Murray has now won five titles in 2009 and 13 in his career
Britain's Andy Murray completed a superb week by fighting back to beat Juan Martin del Potro in the final of the Montreal Masters.
The 22-year-old Scot defeated the world number six from Argentina 6-7 (4-7) 7-6 (7-3) 6-1 for his 13th career title, and fourth at the elite Masters level.
By reaching the final, Murray had guaranteed that he will move to second in the new world rankings on Monday.
He heads to Cincinnati next week to defend the title he won last year.
Following that is the US Open where Murray reached last year's final, only to be beaten by world number one Roger Federer.
But the British number one has put any thoughts of going one better at Flushing Meadows on the back burner.
"I feel like I've got a good chance of doing well at the US Open, but each week is different and I'm not going to get too far ahead of myself. I'll just focus on Cincinnati," Murray said.
Despite becoming the first Briton in 128 years to lift the Canadian title, Murray considered breaking the duopoly of Federer and Nadal a bigger achievement, though he clearly enjoyed his success in Canada.
"I've won a couple of Masters now, so it still feels great, but the number two - maybe because it's something different - that means maybe a little bit more, but winning a tournament here is still great," he added.
Del Potro was playing in his first Masters 1000 final and for much of the second set looked like taking the title, but Murray's superior fitness played a huge part as he outlasted the 20-year-old in the hot conditions.
After a cagey start that yielded just one break point in the opening 12 games, Murray appeared to just have the edge going into the tie-break, but Del Potro made the breakthrough with a surprise chip-and-charge return to lead 5-4 and two good serves gave him the set.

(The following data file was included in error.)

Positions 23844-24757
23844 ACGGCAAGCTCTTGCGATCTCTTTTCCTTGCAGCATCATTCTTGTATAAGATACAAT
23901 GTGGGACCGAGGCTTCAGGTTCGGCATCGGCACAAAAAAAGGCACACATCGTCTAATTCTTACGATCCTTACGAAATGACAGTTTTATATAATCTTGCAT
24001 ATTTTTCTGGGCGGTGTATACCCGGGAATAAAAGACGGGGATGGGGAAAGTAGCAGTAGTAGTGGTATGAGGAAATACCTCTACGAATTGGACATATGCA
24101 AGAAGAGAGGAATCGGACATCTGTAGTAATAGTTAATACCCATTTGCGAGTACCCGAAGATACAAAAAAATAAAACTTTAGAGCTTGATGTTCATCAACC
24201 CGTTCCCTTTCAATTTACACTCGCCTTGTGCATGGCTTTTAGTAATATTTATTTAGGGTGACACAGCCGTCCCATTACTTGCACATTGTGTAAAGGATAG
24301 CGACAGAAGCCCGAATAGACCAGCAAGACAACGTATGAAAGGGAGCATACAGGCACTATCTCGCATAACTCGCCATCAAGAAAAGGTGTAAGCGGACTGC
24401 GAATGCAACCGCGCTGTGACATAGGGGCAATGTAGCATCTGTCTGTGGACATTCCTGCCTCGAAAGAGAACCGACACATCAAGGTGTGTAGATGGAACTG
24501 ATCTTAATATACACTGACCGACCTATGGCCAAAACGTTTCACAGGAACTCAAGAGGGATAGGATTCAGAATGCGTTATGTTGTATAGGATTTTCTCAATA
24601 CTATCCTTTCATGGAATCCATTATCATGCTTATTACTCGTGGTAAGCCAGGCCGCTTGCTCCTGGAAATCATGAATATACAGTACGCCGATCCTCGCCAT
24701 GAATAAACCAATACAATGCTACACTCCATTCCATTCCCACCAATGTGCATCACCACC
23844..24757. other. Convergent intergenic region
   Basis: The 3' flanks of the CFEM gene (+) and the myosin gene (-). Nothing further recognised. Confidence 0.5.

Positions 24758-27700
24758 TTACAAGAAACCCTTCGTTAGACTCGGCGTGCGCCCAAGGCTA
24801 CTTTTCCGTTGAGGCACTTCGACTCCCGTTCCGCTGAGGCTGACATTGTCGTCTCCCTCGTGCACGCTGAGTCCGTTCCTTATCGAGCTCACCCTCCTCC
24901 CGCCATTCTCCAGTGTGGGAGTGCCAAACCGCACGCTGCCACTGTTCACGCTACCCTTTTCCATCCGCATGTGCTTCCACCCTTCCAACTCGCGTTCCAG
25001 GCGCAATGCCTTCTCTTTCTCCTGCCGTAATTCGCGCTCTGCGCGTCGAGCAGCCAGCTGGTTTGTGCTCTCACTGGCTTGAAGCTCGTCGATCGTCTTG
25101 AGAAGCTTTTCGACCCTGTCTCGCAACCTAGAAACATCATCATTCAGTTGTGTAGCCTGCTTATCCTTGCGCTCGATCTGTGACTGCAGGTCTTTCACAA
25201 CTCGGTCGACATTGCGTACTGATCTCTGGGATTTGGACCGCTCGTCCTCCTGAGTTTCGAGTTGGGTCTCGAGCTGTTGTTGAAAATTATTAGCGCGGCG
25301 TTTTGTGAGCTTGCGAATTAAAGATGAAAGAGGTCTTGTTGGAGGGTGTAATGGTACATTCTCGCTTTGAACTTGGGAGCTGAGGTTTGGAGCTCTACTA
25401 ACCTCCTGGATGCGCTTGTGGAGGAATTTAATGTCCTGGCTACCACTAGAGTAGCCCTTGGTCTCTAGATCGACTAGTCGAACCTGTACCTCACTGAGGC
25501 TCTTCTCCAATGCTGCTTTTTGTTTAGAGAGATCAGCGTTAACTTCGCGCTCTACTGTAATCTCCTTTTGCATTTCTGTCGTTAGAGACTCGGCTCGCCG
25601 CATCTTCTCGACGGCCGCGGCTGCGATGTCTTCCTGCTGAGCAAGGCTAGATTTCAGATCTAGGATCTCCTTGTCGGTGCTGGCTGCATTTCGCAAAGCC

Murray then won a gripping game at the start of the second by converting his fourth break point when Del Potro put a backhand wide, but he let a 30-0 lead slip in the following game to hand his hard-earned advantage straight back.
Del Potro had beaten Murray for the first time in four meetings on clay in Madrid last time out and has been in tremendous form, winning in Washington last week and extending his unbeaten run to 10 matches in Montreal.
The momentum was certainly with him as the second set progressed and when Murray missed two more break points in game nine, the Argentine was on the brink at just a game away from the title.
Finally, and with perfect timing, the Murray serve began to click into gear and he held his nerve superbly to force a second tie-break, despite clearly being unhappy when Del Potro called an injury time-out for treatment to his shoulder.
Some brilliant scrambling from the Briton earned him the crucial break for 5-3 in the tie-break and he quickly levelled the match from there.
That effectively ended the Del Potro challenge and, as Murray's game went from strength to strength, the Argentine's legs appeared to have gone beneath him.
Murray swept into a 4-0 lead and, despite losing one of the breaks when a now free-swinging Del Potro connected with a few returns, the new world number two sealed victory with an ace after two hours and 42 minutes.
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